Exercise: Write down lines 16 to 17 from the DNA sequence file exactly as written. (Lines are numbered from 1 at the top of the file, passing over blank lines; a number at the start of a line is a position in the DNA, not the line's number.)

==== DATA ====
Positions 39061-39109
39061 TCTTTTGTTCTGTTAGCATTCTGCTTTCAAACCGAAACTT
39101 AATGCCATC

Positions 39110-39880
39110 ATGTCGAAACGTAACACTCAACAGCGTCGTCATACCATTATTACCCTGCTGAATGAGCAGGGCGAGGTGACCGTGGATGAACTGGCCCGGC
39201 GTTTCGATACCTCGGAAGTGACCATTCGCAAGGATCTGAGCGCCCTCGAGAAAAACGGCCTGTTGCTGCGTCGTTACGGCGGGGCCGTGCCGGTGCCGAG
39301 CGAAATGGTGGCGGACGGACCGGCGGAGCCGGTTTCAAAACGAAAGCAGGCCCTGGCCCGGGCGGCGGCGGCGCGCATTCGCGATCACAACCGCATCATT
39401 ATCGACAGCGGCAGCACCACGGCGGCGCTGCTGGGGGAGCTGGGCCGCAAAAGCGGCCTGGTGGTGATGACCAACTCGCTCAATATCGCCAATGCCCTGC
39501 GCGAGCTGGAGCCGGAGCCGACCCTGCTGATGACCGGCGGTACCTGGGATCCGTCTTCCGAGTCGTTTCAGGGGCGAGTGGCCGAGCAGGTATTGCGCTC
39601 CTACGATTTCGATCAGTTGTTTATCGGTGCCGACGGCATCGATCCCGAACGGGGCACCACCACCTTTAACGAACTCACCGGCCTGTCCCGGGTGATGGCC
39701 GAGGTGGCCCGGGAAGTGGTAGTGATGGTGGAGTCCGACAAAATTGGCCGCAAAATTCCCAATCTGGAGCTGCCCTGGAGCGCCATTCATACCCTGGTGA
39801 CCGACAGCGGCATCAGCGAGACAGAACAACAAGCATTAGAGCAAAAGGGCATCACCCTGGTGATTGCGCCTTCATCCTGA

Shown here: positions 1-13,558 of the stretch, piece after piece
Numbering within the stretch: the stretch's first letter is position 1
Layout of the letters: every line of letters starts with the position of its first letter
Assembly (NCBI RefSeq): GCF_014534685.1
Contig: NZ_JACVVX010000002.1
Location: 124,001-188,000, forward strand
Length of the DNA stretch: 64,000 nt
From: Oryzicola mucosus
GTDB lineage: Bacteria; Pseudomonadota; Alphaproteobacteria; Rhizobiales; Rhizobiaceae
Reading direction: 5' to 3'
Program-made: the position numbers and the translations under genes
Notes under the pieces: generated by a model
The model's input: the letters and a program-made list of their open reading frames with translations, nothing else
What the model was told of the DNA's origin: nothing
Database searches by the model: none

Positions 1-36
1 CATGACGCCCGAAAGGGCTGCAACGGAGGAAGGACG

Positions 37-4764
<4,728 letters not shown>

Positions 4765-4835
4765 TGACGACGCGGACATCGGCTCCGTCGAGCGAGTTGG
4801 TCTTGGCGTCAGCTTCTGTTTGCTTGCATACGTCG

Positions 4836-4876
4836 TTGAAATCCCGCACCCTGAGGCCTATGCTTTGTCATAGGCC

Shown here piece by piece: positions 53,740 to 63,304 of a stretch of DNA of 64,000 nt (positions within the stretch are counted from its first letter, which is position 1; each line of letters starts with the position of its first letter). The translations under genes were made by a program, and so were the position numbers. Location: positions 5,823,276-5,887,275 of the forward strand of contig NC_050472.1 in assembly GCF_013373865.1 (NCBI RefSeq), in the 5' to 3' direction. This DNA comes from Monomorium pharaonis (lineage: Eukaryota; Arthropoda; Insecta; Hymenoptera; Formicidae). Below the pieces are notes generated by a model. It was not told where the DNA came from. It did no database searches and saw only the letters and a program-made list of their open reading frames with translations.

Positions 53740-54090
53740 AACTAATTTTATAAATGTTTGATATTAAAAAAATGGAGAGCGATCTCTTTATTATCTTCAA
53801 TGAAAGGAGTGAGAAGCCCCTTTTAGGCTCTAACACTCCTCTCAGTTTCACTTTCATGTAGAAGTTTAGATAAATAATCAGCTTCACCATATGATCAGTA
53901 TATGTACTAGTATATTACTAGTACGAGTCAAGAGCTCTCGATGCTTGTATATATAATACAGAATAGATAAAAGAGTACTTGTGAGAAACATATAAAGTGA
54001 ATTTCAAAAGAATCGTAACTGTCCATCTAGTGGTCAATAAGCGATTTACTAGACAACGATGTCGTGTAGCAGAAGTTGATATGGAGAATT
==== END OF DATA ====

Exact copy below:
Assembly (NCBI RefSeq): GCF_014534685.1
Contig: NZ_JACVVX010000002.1